Today my 7-year old made my bed.
I didn't ask her to do it. I asked her to sweep all the floors. Apparently she had to pick up the pillows off the floor to do that. So she went ahead and made the bed. And she did pretty good, especially considering her age and the size of the bed.
Its not perfect. But I'm trying to learn to let my kids do some things.
Not long ago Jon came home one evening to find me completely stressed out and overwhelmed. The house was trashed, the dishes were only half done, laundry was in various stages of completion (washer and dryer both running, a clean pile to be folded, and towels still wet from the pool piled up on the bathroom floor), dinner consisted of a bunch of vegetables chopped but not cooked and a piece of meat waiting for the marinade. I was trying to help two kids do homework and attend to all this other stuff at the same time.
Jon took one look around and said "Give them chores!"
I'm pretty sure at least some of the numerous parenting books I've read over the last eight years included something about the importance of chores for children. But you know, when you're trying to teach your kids to love Jesus, read, eat like a lady (or gentleman), say "excuse me", speak with kindness, share nicely, create a matching outfit, use a tissue, say "yes, ma'am", speak up, and just make it to the potty on time, some things can get lost in the shuffle!
For us, it was chores.
Its not that we had neglected it completely. When our oldest was about three I bought her a beautiful $20+ magnetic chore chart. We set it all up and used it for a day or two. After dusting it off regularly for several years, I finally gave it to a thrift store. And, the kids have always had certain things they were responsible for: making their beds before school, cleaning up their toys when they were done playing, and cleaning up any major messes they made (like spilling half a jug of sweet tea all over the inside of the fridge and the floor because apparently "I'll get it for you in just a minute" wasn't quite fast enough!).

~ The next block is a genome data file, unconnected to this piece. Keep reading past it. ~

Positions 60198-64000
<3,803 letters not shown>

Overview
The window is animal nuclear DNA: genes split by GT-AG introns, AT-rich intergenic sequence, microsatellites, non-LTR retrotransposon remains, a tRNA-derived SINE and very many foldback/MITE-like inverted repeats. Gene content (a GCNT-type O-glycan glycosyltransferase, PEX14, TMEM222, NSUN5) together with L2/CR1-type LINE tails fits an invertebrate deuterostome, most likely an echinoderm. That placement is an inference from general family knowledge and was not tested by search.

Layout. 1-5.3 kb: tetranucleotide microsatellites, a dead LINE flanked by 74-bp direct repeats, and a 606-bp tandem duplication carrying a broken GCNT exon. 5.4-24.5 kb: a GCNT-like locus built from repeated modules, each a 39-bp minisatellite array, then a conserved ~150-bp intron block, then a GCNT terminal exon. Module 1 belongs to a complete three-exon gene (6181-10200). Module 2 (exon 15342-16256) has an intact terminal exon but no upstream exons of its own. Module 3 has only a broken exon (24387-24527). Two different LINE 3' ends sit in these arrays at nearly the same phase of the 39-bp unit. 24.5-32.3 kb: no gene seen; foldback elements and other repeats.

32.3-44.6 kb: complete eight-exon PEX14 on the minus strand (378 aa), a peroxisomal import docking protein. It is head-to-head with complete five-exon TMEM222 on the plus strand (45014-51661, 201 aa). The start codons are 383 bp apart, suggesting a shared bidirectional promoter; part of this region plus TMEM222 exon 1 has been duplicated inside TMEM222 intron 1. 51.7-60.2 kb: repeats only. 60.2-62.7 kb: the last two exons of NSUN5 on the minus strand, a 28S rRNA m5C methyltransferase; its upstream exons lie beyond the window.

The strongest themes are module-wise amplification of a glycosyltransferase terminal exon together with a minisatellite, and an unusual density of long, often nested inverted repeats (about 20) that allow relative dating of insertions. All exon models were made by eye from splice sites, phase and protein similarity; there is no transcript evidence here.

But we never really made an organized system for chores. Until a few days ago! We're still tweaking the system, but so far its been amazing! The kids are THRILLED about the chore charts. They are THRILLED to be responsible for new things. They are BEGGING me for more. I mean, who knew? I'd have put off potty training and focused on this years ago if I'd known what a win-win situation it would be!
Now, don't get me wrong...it hasn't all been a peace of cake. I've had to have several important "discussions" about why all hangers should hang in the same direction on the closet bar, why socks and t-shirts should be turned right-side-out before washing, and that "putting your clothes away" doesn't mean balling up a bunch of capri pants and stuffing them in the drawer. But, I've also had to learn that you have to let them do some things their way. As best they can. If the middle of the floor is swept, but there's dust and crumbs around the baseboard, that's ok for now. If a shirt gets hung up on a pants hanger every now and then, its ok. Sometimes I just have to let them do it...their way. Because they're trying and they're learning, and the more they practice and the more I coach, the more likely they are to get it. And the better they will become at it. It doesn't matter if I could have done it better or faster on my own. What matters is that they are learning to take responsibility and help take care of our home and family too.
Back in 1715 Isaac Watts published a book of songs for children, one of which included these words: "In works of labour or of skill I would be busy too; for Satan finds some mischief still for idle hands to do."
I think the point is that when we have nothing to do, we often get in trouble. I've noticed that my kids are most likely to irritate one another or get into something they shouldn't when they have "idle" time (like on Sunday mornings, when all three are ready for church and waiting for me to get dressed...its amazing what sorts of nightmares can erupt in those few minutes!).
Moral of the story? I'm glad we're focusing on chores. And I'm hoping that maybe, just maybe, these new tasks will help deter my three-year old from dancing on the counters when I walk out of the room! :)